However, as much as I would like to not touch on the few flaws of this wonderful game, they are still worth noting as this is a review and not just a rant as to why you should buy this game (You still should though). Bloodborne suffers from both game design and game engine flaws. The game engine flaw is currently being reworked though and will be patched soon. I am of course talking about the frame rate during online play. It dips around about 20 FPS during online play when large amounts of enemies are on screen. The developer is aware of this and is already working on solving the problem. This is quite an easy fix according to FromSoftware. Thankfully this isn’t a new issue for them either, all of their games initally suffered FPS problems but patched the game up afterwards. The other only real flaw in this game is the level design. Despite the various and sometimes truly terrifying levels, I myself just find some of the enemies as re-skins of older enemies from past games. This is both good and bad: On one hand it provides veterans with a since of nostalgia and confidence boosting while also lacking originality. However Bloodborne’s more nightmarish settings than previous games allowed the designers to engineer some truly terrifying monsters. For example there is a walking reptilian beast that has a snake head with smaller snakes attached to it or some grotesque giant spider (my least favorite). Werewolves and man-beasts (however no man bear pigs) also litter the streets of the decrepit city and emote a feeling of repetition.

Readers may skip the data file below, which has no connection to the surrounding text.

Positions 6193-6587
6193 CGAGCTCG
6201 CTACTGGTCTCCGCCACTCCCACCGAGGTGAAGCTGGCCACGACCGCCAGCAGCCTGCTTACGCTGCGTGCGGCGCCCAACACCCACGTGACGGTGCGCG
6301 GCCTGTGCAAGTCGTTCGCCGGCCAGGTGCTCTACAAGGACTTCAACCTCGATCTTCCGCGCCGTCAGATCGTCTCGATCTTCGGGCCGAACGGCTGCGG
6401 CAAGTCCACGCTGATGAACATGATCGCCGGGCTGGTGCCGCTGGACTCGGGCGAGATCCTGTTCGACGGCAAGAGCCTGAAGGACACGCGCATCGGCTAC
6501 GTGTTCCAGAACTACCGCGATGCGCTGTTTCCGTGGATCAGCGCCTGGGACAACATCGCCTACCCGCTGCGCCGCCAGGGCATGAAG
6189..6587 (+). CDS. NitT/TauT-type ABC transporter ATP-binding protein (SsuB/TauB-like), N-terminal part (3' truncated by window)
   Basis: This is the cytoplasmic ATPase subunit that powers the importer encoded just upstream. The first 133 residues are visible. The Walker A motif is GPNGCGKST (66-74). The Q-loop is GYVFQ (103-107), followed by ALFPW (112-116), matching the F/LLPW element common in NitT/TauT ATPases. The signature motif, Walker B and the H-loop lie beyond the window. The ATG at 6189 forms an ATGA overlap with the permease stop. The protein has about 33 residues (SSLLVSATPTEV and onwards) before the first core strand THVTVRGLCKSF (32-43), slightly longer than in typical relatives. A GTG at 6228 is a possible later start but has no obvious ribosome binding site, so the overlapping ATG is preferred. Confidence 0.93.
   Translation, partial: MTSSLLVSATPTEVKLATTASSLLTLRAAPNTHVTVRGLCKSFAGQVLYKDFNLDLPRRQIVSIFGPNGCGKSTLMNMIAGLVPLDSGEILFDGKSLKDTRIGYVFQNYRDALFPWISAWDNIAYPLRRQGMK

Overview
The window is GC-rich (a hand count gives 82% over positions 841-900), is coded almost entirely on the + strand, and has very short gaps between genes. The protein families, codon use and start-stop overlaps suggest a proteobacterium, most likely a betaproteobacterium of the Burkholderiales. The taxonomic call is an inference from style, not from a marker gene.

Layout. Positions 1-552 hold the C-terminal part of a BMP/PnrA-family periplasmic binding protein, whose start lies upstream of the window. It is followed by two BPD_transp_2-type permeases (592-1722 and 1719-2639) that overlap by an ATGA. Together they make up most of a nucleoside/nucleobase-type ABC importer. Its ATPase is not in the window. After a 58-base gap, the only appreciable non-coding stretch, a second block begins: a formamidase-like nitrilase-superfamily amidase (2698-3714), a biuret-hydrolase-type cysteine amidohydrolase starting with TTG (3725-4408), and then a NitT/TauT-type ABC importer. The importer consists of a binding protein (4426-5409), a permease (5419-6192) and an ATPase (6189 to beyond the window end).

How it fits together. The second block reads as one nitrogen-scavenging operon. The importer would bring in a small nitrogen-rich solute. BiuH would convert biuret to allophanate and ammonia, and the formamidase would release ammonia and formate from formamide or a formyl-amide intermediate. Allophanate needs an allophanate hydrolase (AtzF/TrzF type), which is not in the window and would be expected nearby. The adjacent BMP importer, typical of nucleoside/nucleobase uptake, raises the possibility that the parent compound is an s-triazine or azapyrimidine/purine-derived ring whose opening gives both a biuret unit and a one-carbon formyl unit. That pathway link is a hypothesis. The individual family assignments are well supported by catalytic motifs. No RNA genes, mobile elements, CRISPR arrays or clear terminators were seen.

What Bloodborne lacks in some enemy designs it absolutely compensates and exceeds by miles. The unique Gothic and Victorian age setting helps the players descend into a hellish realm retaining familiar traits. The game by no means holds the players hand and forces proactive thinking, particularly in the final frames. The unique weapons and faster combat style improves upon the fair but “unfair” Dark Souls esque combat system. On top of this Bloodborne has a far less abstract story, a meaningless fact compared to Dark Souls. Nonetheless this game delivers a quality and truly epic adventure to gamers on the PS4.

Verdict: 9.8/10 Bloodborne is essentially everything it was set out to be as a game in general. It’s highly effective delivery makes it One Of The Best Games I have played in the past three or four years. Though it shares many aspects with the Dark Soulsseries, Bloodborne distinguishes itself by proving to be a more difficult and darker game. I honestly couldn’t recommend this game enough, if you have the patience to die a lot but also seek great rewards for success this game is for you. The players decent into the darkest regions of Yharnam is executed with up most precision by this veteran team of developers at FromSoftware & Studio Japan. This game is honestly on my radar for game of the year and likely many other reviewers due to vast critical acclaim.